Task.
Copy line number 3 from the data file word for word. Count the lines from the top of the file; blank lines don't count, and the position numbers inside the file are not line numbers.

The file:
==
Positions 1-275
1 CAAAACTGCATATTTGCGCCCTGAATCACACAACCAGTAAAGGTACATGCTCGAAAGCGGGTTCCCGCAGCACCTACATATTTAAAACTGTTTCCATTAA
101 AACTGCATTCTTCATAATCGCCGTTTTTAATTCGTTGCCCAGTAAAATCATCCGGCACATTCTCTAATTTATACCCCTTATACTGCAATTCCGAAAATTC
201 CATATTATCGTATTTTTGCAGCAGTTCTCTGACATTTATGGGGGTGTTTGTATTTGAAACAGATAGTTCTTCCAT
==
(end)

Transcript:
101 AACTGCATTCTTCATAATCGCCGTTTTTAATTCGTTGCCCAGTAAAATCATCCGGCACATTCTCTAATTTATACCCCTTATACTGCAATTCCGAAAATTC